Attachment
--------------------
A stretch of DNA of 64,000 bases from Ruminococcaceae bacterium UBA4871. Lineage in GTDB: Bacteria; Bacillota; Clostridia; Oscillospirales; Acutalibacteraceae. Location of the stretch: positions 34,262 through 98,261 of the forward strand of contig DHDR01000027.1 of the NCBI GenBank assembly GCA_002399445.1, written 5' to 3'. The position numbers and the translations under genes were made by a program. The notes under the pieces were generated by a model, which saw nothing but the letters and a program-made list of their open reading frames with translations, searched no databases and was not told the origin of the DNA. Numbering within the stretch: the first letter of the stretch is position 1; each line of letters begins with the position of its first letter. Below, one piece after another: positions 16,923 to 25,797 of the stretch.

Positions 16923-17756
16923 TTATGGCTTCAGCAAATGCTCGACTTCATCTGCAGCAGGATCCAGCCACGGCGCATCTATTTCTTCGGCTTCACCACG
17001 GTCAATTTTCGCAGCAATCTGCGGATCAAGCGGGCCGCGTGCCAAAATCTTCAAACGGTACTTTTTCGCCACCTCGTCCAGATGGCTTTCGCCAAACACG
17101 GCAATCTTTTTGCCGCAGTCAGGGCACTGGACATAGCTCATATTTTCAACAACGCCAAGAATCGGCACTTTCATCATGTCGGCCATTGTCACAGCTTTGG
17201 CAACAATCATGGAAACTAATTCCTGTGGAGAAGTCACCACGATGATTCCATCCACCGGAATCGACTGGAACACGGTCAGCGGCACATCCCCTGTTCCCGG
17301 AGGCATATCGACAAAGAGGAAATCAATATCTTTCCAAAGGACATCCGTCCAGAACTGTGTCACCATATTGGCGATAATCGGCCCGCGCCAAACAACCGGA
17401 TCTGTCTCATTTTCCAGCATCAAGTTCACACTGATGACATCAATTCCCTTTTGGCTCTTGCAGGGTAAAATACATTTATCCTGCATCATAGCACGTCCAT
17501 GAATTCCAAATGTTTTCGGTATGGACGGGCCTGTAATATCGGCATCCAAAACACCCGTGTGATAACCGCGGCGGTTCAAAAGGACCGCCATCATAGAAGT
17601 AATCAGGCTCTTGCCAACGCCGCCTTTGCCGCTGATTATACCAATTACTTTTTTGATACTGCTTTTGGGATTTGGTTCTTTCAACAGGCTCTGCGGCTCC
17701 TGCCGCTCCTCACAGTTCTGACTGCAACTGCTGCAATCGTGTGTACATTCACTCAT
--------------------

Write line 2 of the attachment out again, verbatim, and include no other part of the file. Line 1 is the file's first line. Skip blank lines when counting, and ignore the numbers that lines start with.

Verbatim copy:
Positions 16923-17756